At least two Spokane Valley City Council members say they won’t vote for the 2021 budget, saying the City Council needs to find a sustainable way for the city to maintain its streets.
The city has a total budget of about $98 million, and the general fund expenditures are about $47.3 million.
In most areas, the city’s reoccurring revenues are equal to or exceed recurring expenses – except the fund the city uses to pay for street maintenance. The city will need to complete about $4.7 million on pavement preservation in 2021 and the taxes on which the city traditionally depends to cover the costs of street maintenance, telephone utility taxes and gas taxes will not cover the costs.
According to a presentation on the budget given earlier this month by City Manager Mark Calhoun, the city’s utility tax on landlines has declined from $3.1 million in 2009 to a projected $1.4 million in 2021. Gas taxes have also been flat or declining over the years, as people use more fuel-efficient vehicles and drive less. For the past five years, many of the normal sources of revenue have not covered the full cost of street maintenance and the city has had to find other ways to cover the costs.
To make up for lost revenue in street maintenance, the city has used excess revenue from prior years and real estate excise taxes, and the City Council is poised to do the same for 2021.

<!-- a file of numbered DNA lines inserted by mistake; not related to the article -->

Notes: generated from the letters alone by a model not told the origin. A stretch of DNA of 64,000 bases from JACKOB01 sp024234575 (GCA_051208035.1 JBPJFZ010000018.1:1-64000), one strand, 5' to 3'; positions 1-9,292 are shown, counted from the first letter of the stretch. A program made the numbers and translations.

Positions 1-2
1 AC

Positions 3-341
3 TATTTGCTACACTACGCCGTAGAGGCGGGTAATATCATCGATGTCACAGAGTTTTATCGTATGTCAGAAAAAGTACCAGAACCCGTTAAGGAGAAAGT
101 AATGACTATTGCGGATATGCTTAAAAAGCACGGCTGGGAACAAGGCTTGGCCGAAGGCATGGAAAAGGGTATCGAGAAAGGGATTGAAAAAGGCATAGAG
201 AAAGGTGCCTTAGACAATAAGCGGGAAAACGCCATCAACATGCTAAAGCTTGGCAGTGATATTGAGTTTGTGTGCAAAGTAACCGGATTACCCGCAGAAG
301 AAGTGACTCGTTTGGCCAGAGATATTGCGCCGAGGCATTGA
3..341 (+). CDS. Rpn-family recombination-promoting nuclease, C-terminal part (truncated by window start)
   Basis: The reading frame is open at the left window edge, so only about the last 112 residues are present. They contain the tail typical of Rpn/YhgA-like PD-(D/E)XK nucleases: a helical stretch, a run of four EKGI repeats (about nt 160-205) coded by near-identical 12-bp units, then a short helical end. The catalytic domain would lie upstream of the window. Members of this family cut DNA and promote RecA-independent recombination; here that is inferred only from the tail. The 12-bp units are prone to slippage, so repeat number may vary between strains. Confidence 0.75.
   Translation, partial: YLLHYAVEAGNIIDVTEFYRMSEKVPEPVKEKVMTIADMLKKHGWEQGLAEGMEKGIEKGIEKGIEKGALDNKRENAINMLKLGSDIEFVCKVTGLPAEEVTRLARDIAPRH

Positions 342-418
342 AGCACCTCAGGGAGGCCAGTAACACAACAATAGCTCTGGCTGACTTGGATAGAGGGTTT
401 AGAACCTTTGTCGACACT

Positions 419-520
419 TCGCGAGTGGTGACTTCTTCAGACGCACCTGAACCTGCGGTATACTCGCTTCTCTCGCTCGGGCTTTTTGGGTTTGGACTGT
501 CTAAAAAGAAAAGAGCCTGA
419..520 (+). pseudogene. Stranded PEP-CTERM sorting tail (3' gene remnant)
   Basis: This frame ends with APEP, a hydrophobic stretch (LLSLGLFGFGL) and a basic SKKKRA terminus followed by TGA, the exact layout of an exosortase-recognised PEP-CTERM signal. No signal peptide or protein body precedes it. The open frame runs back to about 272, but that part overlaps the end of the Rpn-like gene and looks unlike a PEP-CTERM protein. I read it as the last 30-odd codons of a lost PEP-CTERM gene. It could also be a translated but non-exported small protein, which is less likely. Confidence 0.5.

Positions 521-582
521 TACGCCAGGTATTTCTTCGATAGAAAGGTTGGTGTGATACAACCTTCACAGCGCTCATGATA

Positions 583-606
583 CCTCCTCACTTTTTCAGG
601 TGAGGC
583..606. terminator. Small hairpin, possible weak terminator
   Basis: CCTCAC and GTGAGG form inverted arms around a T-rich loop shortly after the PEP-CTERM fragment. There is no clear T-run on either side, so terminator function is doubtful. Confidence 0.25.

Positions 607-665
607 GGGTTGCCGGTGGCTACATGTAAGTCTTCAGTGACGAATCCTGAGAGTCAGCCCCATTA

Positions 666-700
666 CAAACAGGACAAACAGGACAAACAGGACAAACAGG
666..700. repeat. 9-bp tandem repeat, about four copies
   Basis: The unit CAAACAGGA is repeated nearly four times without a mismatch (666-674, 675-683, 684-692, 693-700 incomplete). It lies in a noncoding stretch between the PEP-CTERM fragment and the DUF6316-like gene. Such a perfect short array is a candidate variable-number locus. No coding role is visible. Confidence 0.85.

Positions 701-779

The excess revenue from prior years was left in the general fund this year to prepare for financial issues caused by the pandemic. Under the current budget, the city would use close to $1.9 million of those excess revenues for road preservation.
Both council members Arne Woodard and Rod Higgins say they will vote against the 2021 budget if the city doesn’t find a sustainable source of revenue to cover ongoing street maintenance costs.
“The general fund should not be paying for roads,” Woodard said. “There’s not a successful municipality in the country that has attempted to get the majority of funding from the general fund.”
Woodard said both real estate excise taxes and excess revenue from past economic boom years should be used on new projects that benefit the community, such as grade separation projects, parks, or to attract larger matching grants from the state or federal government, instead of covering ongoing expenses like road maintenance.
The city of Spokane Valley usually has very conservative estimates on how much revenue will be generated every year and the city has only 95 full-time positions, keeping costs fairly static and low. As a result of those policies, it routinely has extra revenue beyond what is saved to reserves. Since 2013, about $27.8 million of funds that rolled over from that process have been used for one time capital projects, according to the city’s budget.
Both Woodard and Higgins said they feared continually using REET funds, and rollover money could make it difficult for the city to attract large grants in the future.